Albion Monitor /News

Kenya: Heading Into AIDS Storm

by Moyiga Nduru

to AIDS Time Bomb series
(IPS) NAIROBI -- Widespread concern that Kenya is heading into an AIDS storm has prompted the government to formulate a long- term strategy to deal with the scourge that already has killed nearly a quarter-of-a-million young Kenyans.

Figures released in mid-September by the Ministry of Health predict AIDS will claim about a million Kenyans by the year 2000.

Up to 1.3 million have HIV, Assistant Health Minister Basil Criticos said recently in parliament when he tabled a bill aimed at tackling the disease -- the government's first official acknowledgement of the magnitude of the scourge. "Some do not even know that they carry the virus," he said.

The bill was adopted by parliament on Sep. 24. It calls for a concerted campaign to change society's attitudes towards casual sex and proposes that anyone who intentionally infects another with the killer virus be found guilty of manslaughter.

But some legislators argued that the bill did not go far enough to address the problems that encourage the spread of the killer disease, including polygamy, a common practice in Kenya. Polygamy, they said, is a leading agent in the transmission of HIV but was not even mentioned in the bill.

One parliamentarian even demanded that the paper include the castration of male adults who defile young girls as part of a policy to stop the spread of the disease.

"In some families, the entire structure has fallen apart, leaving orphans homeless on the streets"
Beyond the moral considerations such proposals arouse, they reflect a growing awareness of the threat the virus poses. The National AIDS/STD Control Program (NASCP) has warned that unless Kenya comes up with a comprehensive set of interventions, 10 percent of its adults could be HIV-positive by the year 2000.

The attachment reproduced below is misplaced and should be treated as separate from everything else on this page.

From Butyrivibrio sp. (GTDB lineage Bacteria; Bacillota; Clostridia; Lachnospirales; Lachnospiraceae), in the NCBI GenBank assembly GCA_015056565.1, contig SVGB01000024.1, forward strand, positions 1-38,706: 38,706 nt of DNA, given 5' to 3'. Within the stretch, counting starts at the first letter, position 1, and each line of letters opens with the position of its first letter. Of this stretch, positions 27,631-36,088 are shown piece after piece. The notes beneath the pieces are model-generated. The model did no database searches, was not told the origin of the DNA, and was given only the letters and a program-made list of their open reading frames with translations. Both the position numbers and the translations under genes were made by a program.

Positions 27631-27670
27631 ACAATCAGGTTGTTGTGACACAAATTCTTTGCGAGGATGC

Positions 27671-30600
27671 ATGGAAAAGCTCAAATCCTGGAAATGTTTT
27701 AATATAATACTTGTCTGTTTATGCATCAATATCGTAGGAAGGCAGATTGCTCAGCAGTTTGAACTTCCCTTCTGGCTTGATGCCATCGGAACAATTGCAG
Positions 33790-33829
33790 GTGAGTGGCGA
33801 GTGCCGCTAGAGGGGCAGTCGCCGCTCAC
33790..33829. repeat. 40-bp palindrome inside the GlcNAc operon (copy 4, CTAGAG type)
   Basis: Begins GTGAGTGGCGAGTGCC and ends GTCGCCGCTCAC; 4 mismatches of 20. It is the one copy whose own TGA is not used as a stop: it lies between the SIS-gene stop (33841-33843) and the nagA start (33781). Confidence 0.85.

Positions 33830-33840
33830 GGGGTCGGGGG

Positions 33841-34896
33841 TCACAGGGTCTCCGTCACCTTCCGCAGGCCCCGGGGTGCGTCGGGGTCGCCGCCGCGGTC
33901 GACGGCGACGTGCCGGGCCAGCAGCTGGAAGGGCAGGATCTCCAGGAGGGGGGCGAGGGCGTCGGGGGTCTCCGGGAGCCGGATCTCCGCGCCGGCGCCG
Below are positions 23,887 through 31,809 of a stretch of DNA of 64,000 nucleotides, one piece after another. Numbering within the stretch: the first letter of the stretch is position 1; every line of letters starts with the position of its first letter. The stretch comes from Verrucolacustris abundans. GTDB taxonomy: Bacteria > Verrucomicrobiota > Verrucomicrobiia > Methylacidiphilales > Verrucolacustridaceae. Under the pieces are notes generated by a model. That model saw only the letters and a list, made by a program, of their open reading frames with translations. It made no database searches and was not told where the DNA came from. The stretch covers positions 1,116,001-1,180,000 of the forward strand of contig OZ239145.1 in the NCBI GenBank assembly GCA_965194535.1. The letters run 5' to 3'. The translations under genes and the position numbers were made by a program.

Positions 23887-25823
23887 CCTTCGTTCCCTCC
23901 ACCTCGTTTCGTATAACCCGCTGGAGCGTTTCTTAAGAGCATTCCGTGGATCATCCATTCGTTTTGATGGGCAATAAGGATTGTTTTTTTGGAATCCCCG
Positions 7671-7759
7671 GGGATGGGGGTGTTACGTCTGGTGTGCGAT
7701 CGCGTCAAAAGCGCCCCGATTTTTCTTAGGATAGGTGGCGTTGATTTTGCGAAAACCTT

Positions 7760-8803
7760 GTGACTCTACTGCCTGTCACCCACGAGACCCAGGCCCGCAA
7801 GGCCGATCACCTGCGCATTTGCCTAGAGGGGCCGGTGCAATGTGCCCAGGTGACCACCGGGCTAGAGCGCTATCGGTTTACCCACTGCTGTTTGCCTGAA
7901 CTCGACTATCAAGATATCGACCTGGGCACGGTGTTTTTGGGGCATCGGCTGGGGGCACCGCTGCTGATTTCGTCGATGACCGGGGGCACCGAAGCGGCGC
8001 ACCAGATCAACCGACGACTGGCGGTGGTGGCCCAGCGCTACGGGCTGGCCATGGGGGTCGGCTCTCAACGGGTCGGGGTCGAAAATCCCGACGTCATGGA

It estimates that about 300,000 Kenyan children under the age of 15 have already lost their mothers to AIDS. This number is projected to reach nearly 600,000 by the year 2000 and one million by the year 2005.

"Some Kenyan households are being led by children as young as 10 to 12 years old. In other families, the entire structure has fallen apart, leaving orphans homeless on the streets, themselves vulnerable to HIV infection," said a recent joint report by NASCP and the U.S.-based Family Health International.

The report, entitled 'AIDS in Kenya: Socioeconomic Impact and Policy Implications,' said the extended family in Kenya has traditionally fostered orphaned children, but the high incidence of HIV/AIDS and the growing number of AIDS orphans have already overwhelmed traditional care structures in parts of the country.

It warned that unless Kenya's government moves fast, the virus will deal a severe blow to its economy. According to the report, one in seven workers in Nairobi is infected with HIV and projections are that the rate will climb to one in four by the year 2000.

Recently the auxiliary Roman Catholic Bishop of Nairobi led a condom-burning rally
The first case of AIDS was identified in Kenya in 1984, but debates over such issues as the origins of the disease, the efficacy of condoms, public values and personal morals precluded a unified, national response that could have stemmed the epidemic early on.

Recently the auxiliary Roman Catholic Bishop of Nairobi, Alfred Rotich, led a condom-burning rally here, urging Kenyans to refrain from sex before marriage and to stick to one partner.

President Daniel Arap Moi has said that the disease can only be defeated by being morally upright. To show its seriousness, his government scrapped sex education from Kenya's school syllabus. Announcing the decision here on Sep 25, Moi called upon religious institutions to guide the youth on all matters related to morality and spirituality.

Kenya, Tanzania, Zambia, Uganda, Botswana, Zimbabwe and Cote D'Ivoire have the worst HIV infection rates in sub-Saharan Africa.

The U.N. World Health Organization (WHO) estimates that there are over 20 million HIV infections in the world -- 18.5 million adults and 1.5 million children. In sub-Saharan Africa, 13 million people carry the virus, according to the WHO.

Previous Story Next Story

Comments? Send a letter to the editor.

Albion Monitor November 5, 1997 (

All Rights Reserved.

Contact for permission to reproduce.

Front Page